Barthélemy, Auguste-Marseille

The following article is from The Great Soviet Encyclopedia (1979). It might be outdated or ideologically biased.

Barthélemy, Auguste-Marseille


Born 1796, in Marseille; died there Aug. 23, 1867. French satirical poet.

Barthélemy acquired fame among opposition circles during the period of the Restoration by means of his mock-heroic narrative poems The Jesuits (1826), The Villéliade (1827), and others. His narrative poems Napoleon in Egypt (1828), The Son of a Man (1829), and Waterloo (1829) made Barthélemy one of the creators of the legend that idealized Napoleon in French poetry. In the narrative poem The Insurrection (1830, written jointly with J. Méry), Barthélemy welcomed the July Revolution. In March of 1831 he began publishing a satirical weekly in verse entitled Nemesis (1831–32, in collaboration with J. Méry). Because it attacked the policy of the July Monarchy, and especially because it protested the reprisals taken against the Lyon weavers, the government was moved to close down this pamphlet-journal. Barthélemy also devoted many years to translating Vergil’s Aeneid.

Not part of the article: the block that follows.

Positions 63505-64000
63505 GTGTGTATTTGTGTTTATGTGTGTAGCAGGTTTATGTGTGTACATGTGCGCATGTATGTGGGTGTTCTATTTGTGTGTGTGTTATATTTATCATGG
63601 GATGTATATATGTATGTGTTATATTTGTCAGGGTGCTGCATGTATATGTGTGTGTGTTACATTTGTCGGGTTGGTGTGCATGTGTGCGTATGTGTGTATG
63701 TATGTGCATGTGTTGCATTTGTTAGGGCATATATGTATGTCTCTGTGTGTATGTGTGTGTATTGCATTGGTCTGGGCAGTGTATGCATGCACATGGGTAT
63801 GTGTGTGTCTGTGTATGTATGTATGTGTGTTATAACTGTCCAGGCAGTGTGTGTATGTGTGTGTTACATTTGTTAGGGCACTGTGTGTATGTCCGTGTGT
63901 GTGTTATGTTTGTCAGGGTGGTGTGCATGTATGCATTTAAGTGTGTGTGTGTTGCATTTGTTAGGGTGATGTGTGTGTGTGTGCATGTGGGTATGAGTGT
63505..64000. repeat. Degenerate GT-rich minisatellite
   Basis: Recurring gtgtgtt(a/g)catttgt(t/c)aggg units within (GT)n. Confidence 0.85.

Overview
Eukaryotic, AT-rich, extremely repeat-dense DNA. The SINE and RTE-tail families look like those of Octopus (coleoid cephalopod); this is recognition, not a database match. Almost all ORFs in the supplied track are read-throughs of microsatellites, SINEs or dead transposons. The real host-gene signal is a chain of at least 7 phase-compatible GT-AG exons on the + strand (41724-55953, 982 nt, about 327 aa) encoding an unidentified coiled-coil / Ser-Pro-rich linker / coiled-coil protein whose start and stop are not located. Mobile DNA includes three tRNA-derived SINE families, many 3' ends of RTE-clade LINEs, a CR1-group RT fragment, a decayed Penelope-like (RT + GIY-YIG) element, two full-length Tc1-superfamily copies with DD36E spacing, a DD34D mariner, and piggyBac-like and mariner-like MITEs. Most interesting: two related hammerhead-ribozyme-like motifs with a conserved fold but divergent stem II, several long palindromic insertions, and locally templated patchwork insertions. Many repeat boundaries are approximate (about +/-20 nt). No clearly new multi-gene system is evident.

Oeuvres, vols. 1–2. Brussels, 1835.


Danilin, Iu. Poety iiul’skoi revoliutsii. Moscow, 1935.
The Great Soviet Encyclopedia, 3rd Edition (1970-1979). © 2010 The Gale Group, Inc. All rights reserved.